Randwick General Cemetery

Randwick General Cemetery is situated on Malabar Road Randwick (formerly Long Bay Road), – its main entrance is at the convergence of Arden Street and Malabar Road. Eight acres of land had been set aside for the burial ground in 1872 and the first burials took place in 1874. When the ship “Malabar” was wrecked in 1931 under the cliffs near to Long Bay the suburb of that name was renamed Malabar and Long Bay Road became Malabar Road. Previous to this, although the correct title was Randwick Cemetery, the cemetery had been referred to in correspondence and in records both as Long Bay Cemetery and as Randwick Cemetery.

The plans of the cemetery drawn up in 1891 and revised in 1957, show some minor differences that have occurred within the original confines of the cemetery area between those dates.

The Sexton’s residence was originally shown to be situated alongside the main entrance at the northern end. That land now contains a large number of burial plots in sections of General denomination and the residence is situated at the southern end on land designated as “rocky ground” together with provision for 41 mausoleums. The revised plan shows this.

The main roadway, with plantation, was to be 50 links wide. Also roadways, with plantations, separating the portions designated on the earlier plan as – Presbyterian – Congregational – Jewish – Wesleyan – Episcopalian / General – were to be 30 and 36 links wide respectively. A service roadway alongside the Malabar Road perimeter and continuing alongside the southern boundary was to be 30 links wide.

The need for additional burial space has drastically reduced the earlier allowance that was made for open space with plantations. The main roadway from the entrance has had its width considerably reduced with the addition of rows of allotments placed on each side. The roadways between the above mentioned portions have been reduced to narrow pathways and the width of the road running around the inside of the Malabar Road boundary has been reduced by the provision of additional burial plots alongside the wall on a considerable portion of that roadway.

In some parts of the current plan, denominational areas are not clearly defined and we found that reference to the microfiche records of burials – available from earliest burials to 1983 – was sometimes necessary to establish our movement within a row from one denomination to another. It is also apparent from the records that the location of a grave within a denominational area does not necessarily relate to the religion of the person interred therein.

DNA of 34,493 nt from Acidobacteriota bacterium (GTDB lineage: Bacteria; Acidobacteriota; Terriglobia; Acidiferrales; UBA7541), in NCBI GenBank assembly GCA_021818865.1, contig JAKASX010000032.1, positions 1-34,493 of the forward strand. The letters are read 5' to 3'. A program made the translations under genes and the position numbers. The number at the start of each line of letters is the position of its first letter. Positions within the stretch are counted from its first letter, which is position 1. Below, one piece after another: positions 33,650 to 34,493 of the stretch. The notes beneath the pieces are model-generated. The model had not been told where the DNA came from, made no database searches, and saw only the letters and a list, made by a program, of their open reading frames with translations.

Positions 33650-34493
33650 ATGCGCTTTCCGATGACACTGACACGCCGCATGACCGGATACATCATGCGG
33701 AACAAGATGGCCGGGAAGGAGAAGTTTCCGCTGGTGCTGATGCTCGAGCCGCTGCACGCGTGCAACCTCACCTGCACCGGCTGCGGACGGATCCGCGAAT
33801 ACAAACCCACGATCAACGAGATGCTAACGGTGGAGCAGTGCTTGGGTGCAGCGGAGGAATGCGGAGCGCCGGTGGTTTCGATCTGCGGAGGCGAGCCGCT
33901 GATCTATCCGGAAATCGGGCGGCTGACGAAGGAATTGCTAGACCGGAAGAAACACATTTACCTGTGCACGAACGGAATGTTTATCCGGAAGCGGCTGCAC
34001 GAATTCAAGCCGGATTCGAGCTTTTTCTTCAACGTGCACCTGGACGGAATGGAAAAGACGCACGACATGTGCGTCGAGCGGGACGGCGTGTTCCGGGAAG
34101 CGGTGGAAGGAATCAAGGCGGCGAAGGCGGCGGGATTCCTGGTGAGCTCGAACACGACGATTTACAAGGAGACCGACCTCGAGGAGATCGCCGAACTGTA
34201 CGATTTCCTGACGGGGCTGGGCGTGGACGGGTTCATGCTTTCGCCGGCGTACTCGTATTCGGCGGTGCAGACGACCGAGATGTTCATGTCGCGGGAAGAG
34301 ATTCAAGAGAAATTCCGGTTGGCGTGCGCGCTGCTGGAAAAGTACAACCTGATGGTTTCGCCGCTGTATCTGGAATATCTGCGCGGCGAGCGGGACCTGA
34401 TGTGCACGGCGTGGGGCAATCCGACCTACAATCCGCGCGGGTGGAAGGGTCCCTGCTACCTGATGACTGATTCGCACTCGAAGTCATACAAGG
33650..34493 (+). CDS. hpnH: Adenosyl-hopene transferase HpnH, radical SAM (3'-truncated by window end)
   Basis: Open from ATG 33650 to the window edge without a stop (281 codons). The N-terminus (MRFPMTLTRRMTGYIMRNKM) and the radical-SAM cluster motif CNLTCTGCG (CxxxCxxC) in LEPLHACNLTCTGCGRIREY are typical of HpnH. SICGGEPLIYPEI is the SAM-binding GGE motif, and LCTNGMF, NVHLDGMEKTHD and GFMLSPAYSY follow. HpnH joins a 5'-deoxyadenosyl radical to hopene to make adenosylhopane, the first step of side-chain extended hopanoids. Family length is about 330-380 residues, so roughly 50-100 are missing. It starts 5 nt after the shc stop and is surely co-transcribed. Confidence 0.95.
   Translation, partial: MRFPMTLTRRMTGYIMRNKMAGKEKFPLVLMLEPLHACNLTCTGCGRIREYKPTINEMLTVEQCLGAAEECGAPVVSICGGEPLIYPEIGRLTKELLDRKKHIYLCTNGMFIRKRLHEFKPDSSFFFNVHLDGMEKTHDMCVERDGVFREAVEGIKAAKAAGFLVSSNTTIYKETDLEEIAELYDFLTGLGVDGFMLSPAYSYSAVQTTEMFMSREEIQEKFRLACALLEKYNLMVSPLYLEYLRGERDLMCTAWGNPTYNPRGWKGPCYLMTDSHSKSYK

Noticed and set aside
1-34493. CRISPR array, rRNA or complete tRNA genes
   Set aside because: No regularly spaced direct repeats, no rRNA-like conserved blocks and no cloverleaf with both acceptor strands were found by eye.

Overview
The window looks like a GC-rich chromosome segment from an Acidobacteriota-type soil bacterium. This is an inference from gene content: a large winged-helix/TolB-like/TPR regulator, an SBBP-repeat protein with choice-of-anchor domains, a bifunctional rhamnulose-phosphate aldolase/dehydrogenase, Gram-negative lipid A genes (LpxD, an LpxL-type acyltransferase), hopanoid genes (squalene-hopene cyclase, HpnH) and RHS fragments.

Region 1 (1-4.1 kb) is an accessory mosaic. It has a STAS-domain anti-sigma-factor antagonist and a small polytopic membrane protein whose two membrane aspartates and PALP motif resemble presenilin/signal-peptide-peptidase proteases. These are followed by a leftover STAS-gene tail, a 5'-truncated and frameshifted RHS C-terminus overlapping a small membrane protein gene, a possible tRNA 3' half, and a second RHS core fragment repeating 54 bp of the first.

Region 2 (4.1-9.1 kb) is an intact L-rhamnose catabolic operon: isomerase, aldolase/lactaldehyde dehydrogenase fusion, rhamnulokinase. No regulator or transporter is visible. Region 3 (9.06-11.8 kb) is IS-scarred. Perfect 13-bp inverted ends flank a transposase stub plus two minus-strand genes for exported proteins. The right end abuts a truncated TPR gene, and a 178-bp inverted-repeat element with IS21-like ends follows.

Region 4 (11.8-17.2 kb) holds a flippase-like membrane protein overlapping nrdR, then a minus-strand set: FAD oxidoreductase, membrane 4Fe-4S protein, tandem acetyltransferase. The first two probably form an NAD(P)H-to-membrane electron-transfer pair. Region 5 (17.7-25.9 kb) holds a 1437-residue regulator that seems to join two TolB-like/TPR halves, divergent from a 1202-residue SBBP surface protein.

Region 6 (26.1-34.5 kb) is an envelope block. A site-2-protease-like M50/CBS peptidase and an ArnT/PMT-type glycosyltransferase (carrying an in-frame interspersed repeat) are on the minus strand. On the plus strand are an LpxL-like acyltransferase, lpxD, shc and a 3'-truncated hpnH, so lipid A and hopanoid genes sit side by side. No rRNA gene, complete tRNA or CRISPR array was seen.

Between the time of commencement of our project in November 1992 to its conclusion in August 1993, we spent approximately 360 hours at the cemetery transcribing the inscriptions on the monuments. Following each visit a follow-up visit occurred to check the accuracy of our work by use of draft print-outs. At least an equal amount of time was occupied in entering the data into a database and then indexing the names.

In 1901, to allow for the building of Central Railway Station, the remains and monuments in Devonshire Street (Sandhills) Cemetery were removed to several other cemeteries. Some came to Randwick and the names of those people together with any other information that is available is shown on page 325.

The number of entries in this book is approximately 10,800. We found that a surprisingly small number of monuments were damaged or weathered to the extent that they were not able to be read. In many cases confirmation of indistinct information was able to be gained from the microfiche records.

In compiling this listing we began at the southern end of the cemetery and using the current plan, worked our way across to the northern end Original open space which has now been taken up for burials has caused some portions to have a mixture of denominations within the rows. For this reason it would be difficult to provide plans of sections that could be included in this publication and no attempt has been made to do so.

The abbreviations used are,…. MET (Methodist) – PRS (Presbyterian) – JEW (Jewish) – CNG (Congregational) – GEN (General) – CE (Church of England) – RC (Roman Catholic) – VLT (Vault) – MAUS (Mausoleum).

It must be emphasised that notation of a death date on a monument need not necessarily indicate that the person is actually buried in the cemetery or that the date of death is correct A death certificate will supply the exact place of burial and confirm the date of death.